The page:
HIROSHIMA, Japan — Seventy years after an American atomic bomb destroyed this city and brought World War II to an end, thousands of people gathered at a monument to the victims on Thursday (7 p.m. ET Wednesday) to pray that such weapons are never used again.
"As long as there are nuclear weapons, anyone can become a hibakusha," Hiroshima Mayor Kazumi Matsui said, using a Japanese term for nuclear bomb victim. "People of the world, please listen to the voices of the victims and face this issue of nuclear proliferation as your own."
People from an estimated 100 countries, including U.S. Ambassador Caroline Kennedy, attended the ceremony, which marked the moment on Aug. 6, 1945 that a bomb called "Little Boy" instantly killed at least 60,000 people in Hiroshima. Three days later, a bomb dubbed "Fat Man" killed 40,000 more in Nagasaki.
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The bombings helped stop the war but ruined two cities and left generations of Japanese suffering the effects of radiation poisoning. Cancer and other related illnesses claimed tens of thousands of lives.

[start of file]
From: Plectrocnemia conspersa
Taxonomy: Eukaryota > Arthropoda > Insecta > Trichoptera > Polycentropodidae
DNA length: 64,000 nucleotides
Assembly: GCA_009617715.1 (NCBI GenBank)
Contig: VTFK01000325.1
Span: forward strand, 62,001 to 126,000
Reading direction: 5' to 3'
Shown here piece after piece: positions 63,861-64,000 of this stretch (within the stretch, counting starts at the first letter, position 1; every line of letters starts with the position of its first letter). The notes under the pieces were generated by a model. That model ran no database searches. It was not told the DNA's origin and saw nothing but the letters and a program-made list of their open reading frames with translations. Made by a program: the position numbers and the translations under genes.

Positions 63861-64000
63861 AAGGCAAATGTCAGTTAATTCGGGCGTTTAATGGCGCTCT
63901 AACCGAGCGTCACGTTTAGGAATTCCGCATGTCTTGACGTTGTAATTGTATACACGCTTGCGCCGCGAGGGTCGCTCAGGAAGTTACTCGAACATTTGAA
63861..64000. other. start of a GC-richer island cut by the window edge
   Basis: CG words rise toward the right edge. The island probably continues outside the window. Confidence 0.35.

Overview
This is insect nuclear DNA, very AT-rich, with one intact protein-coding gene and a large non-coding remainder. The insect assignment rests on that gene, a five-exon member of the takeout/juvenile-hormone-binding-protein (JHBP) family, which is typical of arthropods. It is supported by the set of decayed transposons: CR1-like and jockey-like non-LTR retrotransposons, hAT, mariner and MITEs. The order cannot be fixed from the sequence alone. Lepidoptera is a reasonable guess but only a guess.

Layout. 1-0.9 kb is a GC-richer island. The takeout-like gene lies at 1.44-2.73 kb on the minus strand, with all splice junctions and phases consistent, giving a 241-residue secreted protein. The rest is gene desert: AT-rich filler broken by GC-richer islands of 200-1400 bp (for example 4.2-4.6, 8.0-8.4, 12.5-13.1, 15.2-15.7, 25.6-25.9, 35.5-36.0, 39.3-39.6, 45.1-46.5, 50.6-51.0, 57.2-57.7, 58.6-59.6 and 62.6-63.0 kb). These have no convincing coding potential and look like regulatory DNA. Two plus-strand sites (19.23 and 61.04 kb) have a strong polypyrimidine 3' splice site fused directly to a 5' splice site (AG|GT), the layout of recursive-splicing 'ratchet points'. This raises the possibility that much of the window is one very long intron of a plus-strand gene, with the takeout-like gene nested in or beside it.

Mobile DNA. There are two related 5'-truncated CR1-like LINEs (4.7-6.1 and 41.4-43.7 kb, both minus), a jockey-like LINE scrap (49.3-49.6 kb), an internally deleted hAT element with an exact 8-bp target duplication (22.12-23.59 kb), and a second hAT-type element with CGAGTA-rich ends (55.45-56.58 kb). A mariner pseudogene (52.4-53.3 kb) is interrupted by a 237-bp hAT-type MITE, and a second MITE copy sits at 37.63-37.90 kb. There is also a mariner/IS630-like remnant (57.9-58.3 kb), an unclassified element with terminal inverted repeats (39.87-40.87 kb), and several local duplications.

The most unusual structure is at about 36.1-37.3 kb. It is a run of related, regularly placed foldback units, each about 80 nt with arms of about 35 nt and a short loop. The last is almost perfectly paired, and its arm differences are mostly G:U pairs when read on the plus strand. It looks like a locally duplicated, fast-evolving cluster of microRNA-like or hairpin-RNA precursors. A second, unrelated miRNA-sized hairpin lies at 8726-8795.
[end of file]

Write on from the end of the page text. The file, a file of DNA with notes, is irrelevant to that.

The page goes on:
Matsui added 5,359 people to the official registry of victims' names on Thursday, bringing the total to 297,684.
Satoko Iwamoto, 82, a survivor of the bombing, arrived at Hiroshima Peace Memorial Park at 6:30 a.m. to offer prayers, as she does every year.
"I lost many friends by the bomb and today I prayed that their souls rest in peace and that we never participate in another war," she said.
Others burned incense and left flowers.
This year marked the first time that the average age of bomb survivors surpassed 80, according to public broadcaster NHK.
The ceremony began with a group of people dressed in black walking up to a monument at the center of the park's square. They offered water as a symbolic effort to cool the souls of the victims who were burned alive.
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A student band played a somber tune as dignitaries, led by Japanese Prime Minister Shinzo Abe, stepped to the monument and offered flowers.
Abe has come under fire for pushing a set of bills that would expand the role of Japanese self-defense forces to allow it to come to the aid of an ally under attack — a shift from the country's postwar policy of non-aggression.
As the prime minister spoke, hecklers attempted to interrupt him, shouting, "No to war bill!"